It’ll be all white. It’s only a bit of snow…

Heavy snow in the Moorlands in January 1987.

Heavy snow in the Moorlands in January 1987.

We are notoriously bad at coping with snow in the UK. Here in North Staffordshire is no different. A mere dusting of the white stuff and roads grind to a halt and schools close. Curtains twitch and people begin checking their stockpiles of Fray Bentos steak and kidney pies.

I’m not sure why we can’t seem to handle proper winter weather.

Perhaps it is because we get so little of it and it is so infrequent.

The truth is snow is a genuine novelty round these parts which is why most of us don’t bother fitting winter tyres to our cars.

When it does snow, my perception is that the majority of people over the age of 60 refuse to leave the house until the great thaw sets in.

This isn’t what happens overseas, I can assure you.

Our attitude is mad, really. Even after nine months of fairly incessant rain which made for a washout of a summer, many people fail to appreciate the beauty of the season of frost, snow and ice.

Thank goodness for children and their love of snowmen and sledges is all I can say.

In early December I flew to France for a festive weekend away with my mates Will and Rob.

It was a new alternative to the annual pub crawl around Newcastle – the idea being that we would sit in front of a log fire drinking vino, watching telly and playing games.

We landed at Geneva airport to be confronted by a white blanket covering the countryside.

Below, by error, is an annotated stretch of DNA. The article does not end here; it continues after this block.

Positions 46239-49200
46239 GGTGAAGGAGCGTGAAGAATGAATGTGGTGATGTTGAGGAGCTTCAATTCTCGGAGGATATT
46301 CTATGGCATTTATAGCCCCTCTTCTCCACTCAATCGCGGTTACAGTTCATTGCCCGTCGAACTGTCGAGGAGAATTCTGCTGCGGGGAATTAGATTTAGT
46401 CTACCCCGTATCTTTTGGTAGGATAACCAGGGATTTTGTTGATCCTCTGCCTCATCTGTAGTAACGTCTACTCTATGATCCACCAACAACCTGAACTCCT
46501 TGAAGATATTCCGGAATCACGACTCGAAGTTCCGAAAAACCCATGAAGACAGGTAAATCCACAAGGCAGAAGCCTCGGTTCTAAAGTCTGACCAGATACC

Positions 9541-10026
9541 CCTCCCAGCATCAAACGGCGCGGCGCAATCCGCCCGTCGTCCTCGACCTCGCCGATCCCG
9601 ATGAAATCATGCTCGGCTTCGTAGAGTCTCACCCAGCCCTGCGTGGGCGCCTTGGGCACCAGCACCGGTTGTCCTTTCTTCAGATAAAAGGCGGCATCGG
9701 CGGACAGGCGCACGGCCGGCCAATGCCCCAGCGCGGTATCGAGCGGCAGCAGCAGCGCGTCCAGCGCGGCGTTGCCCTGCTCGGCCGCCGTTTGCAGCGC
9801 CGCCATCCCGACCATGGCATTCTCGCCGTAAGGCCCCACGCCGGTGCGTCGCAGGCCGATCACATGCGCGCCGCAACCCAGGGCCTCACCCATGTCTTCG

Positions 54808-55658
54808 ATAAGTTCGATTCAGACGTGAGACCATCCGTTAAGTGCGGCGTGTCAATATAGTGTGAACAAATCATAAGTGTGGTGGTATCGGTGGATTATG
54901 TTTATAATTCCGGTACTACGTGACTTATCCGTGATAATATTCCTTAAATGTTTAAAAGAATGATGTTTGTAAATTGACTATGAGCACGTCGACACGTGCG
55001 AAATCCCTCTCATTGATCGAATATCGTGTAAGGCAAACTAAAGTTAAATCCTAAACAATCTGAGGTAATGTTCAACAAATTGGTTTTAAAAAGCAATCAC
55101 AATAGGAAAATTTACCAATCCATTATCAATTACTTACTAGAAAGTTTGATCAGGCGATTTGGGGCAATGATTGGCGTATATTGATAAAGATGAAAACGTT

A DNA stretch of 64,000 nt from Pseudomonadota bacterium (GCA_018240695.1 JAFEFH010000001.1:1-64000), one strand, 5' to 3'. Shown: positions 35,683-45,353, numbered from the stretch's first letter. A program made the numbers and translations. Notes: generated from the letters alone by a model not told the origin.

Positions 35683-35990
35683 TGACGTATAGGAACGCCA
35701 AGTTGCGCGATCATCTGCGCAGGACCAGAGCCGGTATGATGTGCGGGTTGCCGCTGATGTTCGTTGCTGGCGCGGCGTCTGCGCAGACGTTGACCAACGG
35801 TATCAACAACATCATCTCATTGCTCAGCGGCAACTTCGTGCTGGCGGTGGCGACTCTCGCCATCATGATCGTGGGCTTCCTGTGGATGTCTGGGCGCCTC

The lady handing over the keys to our hire car – a very modest Vauxhall Meriva – asked Will if he wanted snow chains fitting to the tyres. She genuinely couldn’t advise whether we’d need them or not.

“Nah,” he responded after a few seconds’ thought. “I think we’ll be owrate.”

Two hours later it was squeaky bum time as the ill-equipped people carrier quite literally inched its way up Le Crêt de la Neige – the highest peak in the Jura mountains – in the worst blizzard I’ve ever seen.

To his eternal credit, Will fought with the steering wheel and gear stick for all he was worth to coax every ounce of life from the engine and find some traction in the deepening snow as darkness fell.

It was quite simply an epic journey and it was the snow that made it so.

Had it been simply overcast or raining the four hour journey to Will’s place in France would have been eminently forgettable.

As it was, that journey and the sight of the beautiful, snow-covered mountains and fir trees made the holiday so memorable.